Seventeen percent of evangelical women between the ages of 15 and 44 have had sex with another woman, according to data gathered by the Centers for Disease Control and Prevention (CDC) and analyzed by Grove City College sociology professor David Ayers. Among evangelical men, the percentage who’ve had sex with other men hovers around 5 percent.
Changing attitudes toward same-sex relationships—in the US generally and among older and younger evangelicals specifically—have been well documented. The same-sex experiences and orientation of younger evangelicals, however, have not been widely reported.
The CDC surveyed about 11,300 people about sex, sexual health, and attitudes and preferences. More than 1,800 of those people were evangelical, as defined by their denominational affiliation. Looking at that subset, Ayers, the author of After the Revolution: Sex and the Single Evangelical, was able to determine that roughly 1 percent of evangelical women identify as lesbian and about 5 percent say they are bisexual. Among evangelical girls aged 15 to 17, more than 10 percent identify as bi.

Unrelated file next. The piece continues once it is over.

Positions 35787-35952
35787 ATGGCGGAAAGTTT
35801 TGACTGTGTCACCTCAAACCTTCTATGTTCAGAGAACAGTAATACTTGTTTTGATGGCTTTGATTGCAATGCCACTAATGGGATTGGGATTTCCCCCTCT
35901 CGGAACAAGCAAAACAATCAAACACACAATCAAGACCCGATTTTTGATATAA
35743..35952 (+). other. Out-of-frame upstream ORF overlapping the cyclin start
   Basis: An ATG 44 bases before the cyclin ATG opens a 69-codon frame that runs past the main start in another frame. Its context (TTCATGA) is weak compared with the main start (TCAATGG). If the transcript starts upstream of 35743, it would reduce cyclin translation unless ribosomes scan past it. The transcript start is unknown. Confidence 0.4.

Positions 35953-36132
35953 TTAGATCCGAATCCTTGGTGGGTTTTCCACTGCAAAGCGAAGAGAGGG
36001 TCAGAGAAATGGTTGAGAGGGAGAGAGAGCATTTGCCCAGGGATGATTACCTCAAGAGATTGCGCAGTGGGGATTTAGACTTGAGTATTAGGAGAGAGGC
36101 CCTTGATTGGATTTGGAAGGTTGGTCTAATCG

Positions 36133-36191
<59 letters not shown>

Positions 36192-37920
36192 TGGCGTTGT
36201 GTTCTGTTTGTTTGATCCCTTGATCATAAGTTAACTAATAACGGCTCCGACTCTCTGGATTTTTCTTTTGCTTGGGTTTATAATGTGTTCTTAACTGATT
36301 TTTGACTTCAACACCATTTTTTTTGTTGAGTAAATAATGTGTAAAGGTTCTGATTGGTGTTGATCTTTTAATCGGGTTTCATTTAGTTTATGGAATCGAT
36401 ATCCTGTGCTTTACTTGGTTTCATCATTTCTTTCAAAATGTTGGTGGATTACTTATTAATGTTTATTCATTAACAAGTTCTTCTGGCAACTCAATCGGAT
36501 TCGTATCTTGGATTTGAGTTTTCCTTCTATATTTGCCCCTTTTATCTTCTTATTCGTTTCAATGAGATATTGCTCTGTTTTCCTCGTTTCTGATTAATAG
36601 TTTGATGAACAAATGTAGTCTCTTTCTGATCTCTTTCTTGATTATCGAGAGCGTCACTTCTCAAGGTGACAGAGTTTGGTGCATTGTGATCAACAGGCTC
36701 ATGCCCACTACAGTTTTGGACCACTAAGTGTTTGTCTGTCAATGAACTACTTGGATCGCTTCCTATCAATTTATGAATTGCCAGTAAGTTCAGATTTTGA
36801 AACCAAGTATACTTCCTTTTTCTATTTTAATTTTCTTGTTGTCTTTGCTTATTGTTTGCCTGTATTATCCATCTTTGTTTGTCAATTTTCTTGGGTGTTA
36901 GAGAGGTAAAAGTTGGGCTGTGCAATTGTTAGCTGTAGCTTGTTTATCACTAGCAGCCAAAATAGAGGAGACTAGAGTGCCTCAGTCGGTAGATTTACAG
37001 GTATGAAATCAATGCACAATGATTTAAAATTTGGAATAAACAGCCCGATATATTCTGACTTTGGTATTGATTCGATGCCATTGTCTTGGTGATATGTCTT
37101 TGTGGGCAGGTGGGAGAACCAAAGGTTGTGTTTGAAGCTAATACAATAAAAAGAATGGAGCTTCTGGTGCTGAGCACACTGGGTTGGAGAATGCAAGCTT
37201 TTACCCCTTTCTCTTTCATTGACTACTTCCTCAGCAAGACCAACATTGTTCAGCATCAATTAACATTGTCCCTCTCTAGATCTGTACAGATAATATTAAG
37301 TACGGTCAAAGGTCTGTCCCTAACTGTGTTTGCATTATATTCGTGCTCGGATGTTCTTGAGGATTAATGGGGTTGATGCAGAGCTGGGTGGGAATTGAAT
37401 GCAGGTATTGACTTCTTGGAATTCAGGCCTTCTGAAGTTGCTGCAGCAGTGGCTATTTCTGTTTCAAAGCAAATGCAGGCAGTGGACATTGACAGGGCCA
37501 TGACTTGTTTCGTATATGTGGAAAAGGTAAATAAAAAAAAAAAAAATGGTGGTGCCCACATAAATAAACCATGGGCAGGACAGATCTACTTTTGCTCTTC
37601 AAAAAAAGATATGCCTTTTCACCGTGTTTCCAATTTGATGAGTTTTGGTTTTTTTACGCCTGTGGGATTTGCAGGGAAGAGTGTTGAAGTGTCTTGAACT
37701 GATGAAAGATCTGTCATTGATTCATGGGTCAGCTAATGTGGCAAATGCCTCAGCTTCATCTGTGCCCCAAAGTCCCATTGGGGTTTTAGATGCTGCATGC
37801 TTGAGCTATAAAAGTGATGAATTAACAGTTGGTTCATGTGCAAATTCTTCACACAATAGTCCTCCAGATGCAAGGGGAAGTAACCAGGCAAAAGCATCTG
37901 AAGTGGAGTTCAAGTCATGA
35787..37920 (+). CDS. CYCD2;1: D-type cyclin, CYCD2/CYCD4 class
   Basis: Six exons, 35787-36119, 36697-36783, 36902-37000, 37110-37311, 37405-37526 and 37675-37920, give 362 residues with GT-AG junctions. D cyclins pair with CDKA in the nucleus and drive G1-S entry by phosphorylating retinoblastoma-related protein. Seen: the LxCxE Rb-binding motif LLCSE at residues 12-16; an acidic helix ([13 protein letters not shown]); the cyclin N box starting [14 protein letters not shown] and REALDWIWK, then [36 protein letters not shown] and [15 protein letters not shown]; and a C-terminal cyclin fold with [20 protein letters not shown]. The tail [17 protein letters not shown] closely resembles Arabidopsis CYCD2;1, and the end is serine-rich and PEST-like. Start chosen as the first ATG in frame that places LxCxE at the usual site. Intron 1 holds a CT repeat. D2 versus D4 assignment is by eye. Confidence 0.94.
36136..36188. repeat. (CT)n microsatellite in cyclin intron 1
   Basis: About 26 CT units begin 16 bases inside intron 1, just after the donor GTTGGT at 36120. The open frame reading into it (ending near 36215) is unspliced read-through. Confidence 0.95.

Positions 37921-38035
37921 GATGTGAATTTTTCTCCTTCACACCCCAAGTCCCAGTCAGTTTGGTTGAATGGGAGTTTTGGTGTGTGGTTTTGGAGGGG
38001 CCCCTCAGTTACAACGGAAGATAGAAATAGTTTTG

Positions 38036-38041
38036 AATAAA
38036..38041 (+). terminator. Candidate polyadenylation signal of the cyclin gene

“Why are so many younger evangelical females today open to sex with other women?” Ayers asks in American Reformer. “The simple biblical teaching that all sex outside of marriage between one man and one woman is sinful is hardly secret or subtle. ... And yet, among younger people especially, it has been quite a few years since biblical beliefs and practices have been the norm among evangelicals.”
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